Make science beautiful, researchers.

That, according to Nature, is the call issued by ecologist Stephen Heard, who wants researchers to keep their prose whimsical, funny, elegant and moving:

In a guest post on the Tree of Life blog, Heard wrote that “style and beauty are not incompatible with scientific writing” and offered a few examples to make the point. One of these is a 2011 article in which Matthew Rockman, an evolutionary biologist at New York University in New York City, uses the nineteenth-century California gold rush as an extended metaphor for the ongoing hunt for meaningful gene variants in the human genome. Rockman wrote: “The shiny (Mendelian) nuggets are rapidly being collected, and ever larger teams of researchers with ever more powerful technologies are now probing whole genomes to find their quarry.”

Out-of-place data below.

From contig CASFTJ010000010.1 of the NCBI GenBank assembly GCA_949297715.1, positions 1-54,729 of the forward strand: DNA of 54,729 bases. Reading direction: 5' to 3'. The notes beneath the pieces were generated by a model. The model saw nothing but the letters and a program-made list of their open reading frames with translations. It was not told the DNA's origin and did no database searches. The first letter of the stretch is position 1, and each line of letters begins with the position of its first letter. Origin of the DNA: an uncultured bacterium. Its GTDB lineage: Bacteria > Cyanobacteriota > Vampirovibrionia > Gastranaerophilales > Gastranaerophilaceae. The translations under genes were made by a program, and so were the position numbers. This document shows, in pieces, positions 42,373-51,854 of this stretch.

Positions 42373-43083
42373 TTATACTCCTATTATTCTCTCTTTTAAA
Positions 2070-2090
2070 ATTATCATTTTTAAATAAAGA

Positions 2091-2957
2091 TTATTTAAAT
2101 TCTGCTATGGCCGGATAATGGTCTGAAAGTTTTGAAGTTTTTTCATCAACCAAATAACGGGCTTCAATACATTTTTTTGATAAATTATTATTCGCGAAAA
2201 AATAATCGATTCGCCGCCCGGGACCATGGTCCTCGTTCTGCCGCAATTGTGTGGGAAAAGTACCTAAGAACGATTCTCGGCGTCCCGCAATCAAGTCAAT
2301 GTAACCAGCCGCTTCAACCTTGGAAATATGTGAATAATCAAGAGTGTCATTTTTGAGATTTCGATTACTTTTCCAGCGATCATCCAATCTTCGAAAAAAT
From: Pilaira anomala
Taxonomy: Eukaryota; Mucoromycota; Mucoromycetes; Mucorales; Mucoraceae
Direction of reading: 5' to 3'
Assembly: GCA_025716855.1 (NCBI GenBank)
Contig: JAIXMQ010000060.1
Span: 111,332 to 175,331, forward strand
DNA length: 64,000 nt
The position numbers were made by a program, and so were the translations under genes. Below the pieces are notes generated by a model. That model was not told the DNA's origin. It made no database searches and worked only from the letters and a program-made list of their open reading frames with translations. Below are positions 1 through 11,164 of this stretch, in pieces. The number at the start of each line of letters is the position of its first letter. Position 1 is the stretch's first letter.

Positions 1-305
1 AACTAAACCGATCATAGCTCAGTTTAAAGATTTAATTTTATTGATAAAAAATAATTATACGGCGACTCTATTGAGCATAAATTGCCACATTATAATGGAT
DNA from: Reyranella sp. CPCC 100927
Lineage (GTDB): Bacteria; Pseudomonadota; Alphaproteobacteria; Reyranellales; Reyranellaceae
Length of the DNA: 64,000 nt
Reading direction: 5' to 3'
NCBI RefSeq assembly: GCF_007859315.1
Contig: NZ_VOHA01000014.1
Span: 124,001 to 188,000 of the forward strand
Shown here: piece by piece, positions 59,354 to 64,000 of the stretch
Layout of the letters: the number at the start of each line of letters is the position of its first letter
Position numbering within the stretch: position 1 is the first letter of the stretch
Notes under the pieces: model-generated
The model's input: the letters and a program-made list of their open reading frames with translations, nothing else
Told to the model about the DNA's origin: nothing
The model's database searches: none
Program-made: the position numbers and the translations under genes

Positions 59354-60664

[Isabelle Côté, a marine ecologist at Simon Fraser University in Burnaby, Canada, ]says that some of her own attempts at whimsy have been quashed by editors, a loss that she chalks up to a “false notion that the communication of science is impeded by adornments and that the only point of elegance and humour in writing is to detract from major flaws”.